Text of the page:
(4)
Mechanism 4—The charge carriers, which form at the outer surface of the unhydrated solid and/or in the bulk, undergo outward diffusion through the hydrated surface layer, at which point the radicals form. These diffuse through the boundary layer and then into the solution, followed by reactions to decompose the organic species. This is unlikely since the charge carriers would have to diffuse through the highly ionic Ce(OH)4 gel. Furthermore, this is unlikely for electrons because this would require them to diffuse through the boundary layer, which contains positively charged ions in solution. It also is unlikely for holes because this would require them to diffuse through a positively charged environment, which contradicts Le Chatelier’s principle [75].
(5)
Mechanism 5—The charge carriers, which form at the outer surface of the unhydrated solid and/or in the bulk, undergo outward diffusion through the hydrated surface layer. In the opposite direction, the organic species undergo inward diffusion through the boundary layer, followed by reactions to decompose the organic species. This is unlikely since the charge carriers would have to diffuse through the highly ionic Ce(OH)4 gel.
(6)
Mechanism 6—The charge carriers form at the outer surface of the hydrated surface layer or, less likely, in its bulk. The radicals thus form at the outer surface of the hydrated surface layer, followed by their outward diffusion through the boundary layer and into the solution, at which point they decompose the organic species. This is unlikely because the radicals, each of which contains an unpaired electron, must diffuse through the boundary layer, which is comprised largely of positively charged ions in solution, and the superoxide radical   O 2 would tend to be neutralized.
(7)
Mechanism 7—The charge carriers form at the outer surface of the hydrated surface layer or, less likely, in its bulk, followed by radical formation. The organic species undergo inward diffusion through the boundary layer, followed by reactions to decompose the organic species. This is possible as this mechanism does not include any of the conceptual shortcomings described previously.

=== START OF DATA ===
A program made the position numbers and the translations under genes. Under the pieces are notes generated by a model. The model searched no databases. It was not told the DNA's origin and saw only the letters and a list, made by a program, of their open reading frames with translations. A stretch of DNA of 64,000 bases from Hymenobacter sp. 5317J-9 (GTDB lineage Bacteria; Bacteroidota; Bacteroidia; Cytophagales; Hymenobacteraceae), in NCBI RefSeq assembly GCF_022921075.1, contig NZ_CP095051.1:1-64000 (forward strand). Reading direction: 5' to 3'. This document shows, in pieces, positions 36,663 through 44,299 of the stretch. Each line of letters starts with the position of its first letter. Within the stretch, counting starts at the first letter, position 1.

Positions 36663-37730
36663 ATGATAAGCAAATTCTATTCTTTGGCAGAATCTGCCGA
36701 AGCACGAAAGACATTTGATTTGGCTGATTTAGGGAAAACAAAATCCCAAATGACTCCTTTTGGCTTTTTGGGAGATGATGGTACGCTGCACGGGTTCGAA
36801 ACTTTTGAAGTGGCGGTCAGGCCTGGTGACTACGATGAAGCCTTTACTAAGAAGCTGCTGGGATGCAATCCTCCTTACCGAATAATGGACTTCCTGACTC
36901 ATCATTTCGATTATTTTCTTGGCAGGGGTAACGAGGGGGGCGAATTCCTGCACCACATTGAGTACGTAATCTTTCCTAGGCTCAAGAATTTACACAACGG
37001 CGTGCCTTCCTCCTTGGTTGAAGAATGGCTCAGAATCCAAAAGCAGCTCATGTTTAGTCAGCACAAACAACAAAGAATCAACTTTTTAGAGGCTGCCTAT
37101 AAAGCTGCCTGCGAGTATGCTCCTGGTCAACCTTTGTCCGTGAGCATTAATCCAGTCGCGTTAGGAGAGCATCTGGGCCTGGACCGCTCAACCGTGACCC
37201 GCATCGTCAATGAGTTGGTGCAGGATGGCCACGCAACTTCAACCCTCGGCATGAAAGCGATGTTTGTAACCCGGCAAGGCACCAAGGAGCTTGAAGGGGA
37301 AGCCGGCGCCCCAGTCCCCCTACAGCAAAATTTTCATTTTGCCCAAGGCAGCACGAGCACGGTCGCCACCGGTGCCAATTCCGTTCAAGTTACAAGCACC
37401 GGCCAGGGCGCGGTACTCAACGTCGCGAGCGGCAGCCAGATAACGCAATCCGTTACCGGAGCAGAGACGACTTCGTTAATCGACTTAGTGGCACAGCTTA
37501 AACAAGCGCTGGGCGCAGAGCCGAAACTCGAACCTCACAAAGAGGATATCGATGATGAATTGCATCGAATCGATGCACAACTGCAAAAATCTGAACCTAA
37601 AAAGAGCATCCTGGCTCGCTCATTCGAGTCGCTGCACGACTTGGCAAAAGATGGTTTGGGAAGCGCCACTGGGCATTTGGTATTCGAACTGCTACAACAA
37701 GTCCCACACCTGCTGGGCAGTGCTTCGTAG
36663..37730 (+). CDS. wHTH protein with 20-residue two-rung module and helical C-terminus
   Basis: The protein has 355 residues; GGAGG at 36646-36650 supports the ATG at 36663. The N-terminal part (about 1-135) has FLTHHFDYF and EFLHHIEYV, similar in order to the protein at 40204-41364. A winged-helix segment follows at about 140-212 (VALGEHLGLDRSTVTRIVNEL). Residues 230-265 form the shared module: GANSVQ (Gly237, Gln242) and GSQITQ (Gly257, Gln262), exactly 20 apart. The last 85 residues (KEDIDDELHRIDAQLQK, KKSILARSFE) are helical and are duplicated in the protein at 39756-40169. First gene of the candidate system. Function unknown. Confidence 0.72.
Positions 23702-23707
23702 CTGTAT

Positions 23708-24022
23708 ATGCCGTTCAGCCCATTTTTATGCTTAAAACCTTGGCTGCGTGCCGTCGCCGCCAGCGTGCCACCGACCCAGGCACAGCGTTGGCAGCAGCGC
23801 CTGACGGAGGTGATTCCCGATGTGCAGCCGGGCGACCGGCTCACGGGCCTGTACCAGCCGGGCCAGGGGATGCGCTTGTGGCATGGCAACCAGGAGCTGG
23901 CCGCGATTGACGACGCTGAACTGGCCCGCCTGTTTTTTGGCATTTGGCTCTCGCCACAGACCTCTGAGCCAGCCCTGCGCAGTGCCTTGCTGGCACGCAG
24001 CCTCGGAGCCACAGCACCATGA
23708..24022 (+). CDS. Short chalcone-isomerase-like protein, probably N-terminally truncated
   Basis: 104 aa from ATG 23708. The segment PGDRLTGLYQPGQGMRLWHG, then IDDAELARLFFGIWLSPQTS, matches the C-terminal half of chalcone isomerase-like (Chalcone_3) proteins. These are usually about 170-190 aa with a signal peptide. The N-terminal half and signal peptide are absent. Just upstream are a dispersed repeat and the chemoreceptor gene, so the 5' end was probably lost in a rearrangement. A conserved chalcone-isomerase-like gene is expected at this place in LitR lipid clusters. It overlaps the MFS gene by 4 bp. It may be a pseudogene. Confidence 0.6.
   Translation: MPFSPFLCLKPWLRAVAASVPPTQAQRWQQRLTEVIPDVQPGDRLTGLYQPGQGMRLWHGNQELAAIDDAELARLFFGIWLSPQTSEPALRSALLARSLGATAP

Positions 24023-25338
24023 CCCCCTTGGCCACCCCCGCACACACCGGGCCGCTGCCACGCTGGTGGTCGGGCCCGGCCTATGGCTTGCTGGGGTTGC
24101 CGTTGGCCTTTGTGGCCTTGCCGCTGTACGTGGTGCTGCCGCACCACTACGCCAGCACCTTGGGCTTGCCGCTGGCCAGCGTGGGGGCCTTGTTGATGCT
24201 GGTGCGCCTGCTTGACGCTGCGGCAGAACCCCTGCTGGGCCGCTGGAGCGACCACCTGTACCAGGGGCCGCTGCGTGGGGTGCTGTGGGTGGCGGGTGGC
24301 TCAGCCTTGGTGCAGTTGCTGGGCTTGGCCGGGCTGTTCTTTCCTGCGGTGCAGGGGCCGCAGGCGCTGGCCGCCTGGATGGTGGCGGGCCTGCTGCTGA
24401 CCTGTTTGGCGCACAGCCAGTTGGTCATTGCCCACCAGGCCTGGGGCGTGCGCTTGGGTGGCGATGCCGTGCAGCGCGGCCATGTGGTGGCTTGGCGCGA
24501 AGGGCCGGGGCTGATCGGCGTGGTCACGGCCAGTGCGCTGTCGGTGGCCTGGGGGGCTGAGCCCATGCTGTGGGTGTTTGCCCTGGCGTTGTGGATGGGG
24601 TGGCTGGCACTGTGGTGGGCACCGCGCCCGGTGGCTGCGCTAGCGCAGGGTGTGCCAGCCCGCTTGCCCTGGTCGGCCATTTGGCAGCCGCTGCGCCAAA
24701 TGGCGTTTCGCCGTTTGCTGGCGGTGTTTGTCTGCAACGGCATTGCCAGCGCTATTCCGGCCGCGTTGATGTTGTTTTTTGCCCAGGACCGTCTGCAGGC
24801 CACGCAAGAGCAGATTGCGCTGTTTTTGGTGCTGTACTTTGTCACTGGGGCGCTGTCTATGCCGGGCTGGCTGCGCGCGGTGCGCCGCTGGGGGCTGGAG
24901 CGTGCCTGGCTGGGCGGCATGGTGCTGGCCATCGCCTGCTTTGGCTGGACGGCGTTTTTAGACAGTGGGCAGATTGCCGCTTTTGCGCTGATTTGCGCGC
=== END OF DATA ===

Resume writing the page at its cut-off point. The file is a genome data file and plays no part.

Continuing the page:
In light of the preceding comments, Mechanism 7 is considered the most probable process for photocatalysis by CeO2 that is immersed in an aqueous solution. If this is correct, an important ramification is that the hydrated surface layer, which consists of a majority of solid CeO2·2H2O and a minority of gelled Ce(OH)4, is photocatalytic owing to the presence of the precipitated CeO2, even though it is bonded to H2O molecules. Furthermore, it is probable that these nanoprecipitates, which could be expected to be well dispersed owing to their separation by water molecules, are highly photoactive owing to their highly exposed surface areas (relative to volume). The phenomena of Mechanism 7 are supported by the observation that photocatalysis of Fe-doped CeO2 was observed in both static [74] and turbulent [8] flow conditions.
Furthermore, the nanoprecipitates also probably are considerably smaller than the parent particles (~6 nm). If so, then it is possible that they may be sufficiently small to exhibit the quantum confinement size effect, which could be expected to increase their photocatalytic performance significantly [76,77,78,79]. For photocatalytic TiO2, this has been suggested to result in a fourfold increase in performance [76,80,81,82,83].
The features of Mechanism 7 are incorporated in a more comprehensive proposed model for photocatalysis, which is shown in Figure 12. Owing to space limitations, the diffusion of the organic species through the boundary layer is not indicated.
Radiation almost certainly would be able to penetrate the thin passivating layer and activate the underlying CeO2. However, since the passivating layer is coherent, then this underlying CeO2 would not contribute to the photocatalysis because it would not be in contact with the surrounding species in solution.
It is reiterated that the exposure of nanoceria to water vapor resulted in weight gains ranging from ~29 wt % for undoped CeO2 to ~34 wt % for CeO2 doped with 2 mol % Fe (metal basis). It is difficult to rationalize these large weight gains in terms of just a passivating hydrated surface layer of commensurate thickness. Consequently, it is probable that the hydrated surface layer, which is expected to be relatively thin, is permeable to water vapor but impermeable to liquid water. That is, CeO2 is hygroscopic and so absorbs water vapor but, paradoxically, the establishment of the coherent, passivating, hydrated surface layer suppresses permeability to liquid water and therefore stabilizes it against further hydration. Consequently, assuming that Ce3+ and associated oxygen vacancies are located mainly on the grain surfaces, the absorption of water vapor in the bulk volume involves initial Ce4+-H2O equilibria and probably subsequent Ce3+-H2O equilibria from the Ce4+ → Ce3+ reduction. In contrast, the adsorption of liquid water on the surface involves initial Ce4+-H2O equilibria and initial and subsequent Ce3+-H2O equilibria. All of these equilibria would result in the ultimate formation of a majority of solid CeO2·2H2O and a minority of gelled Ce(OH)4.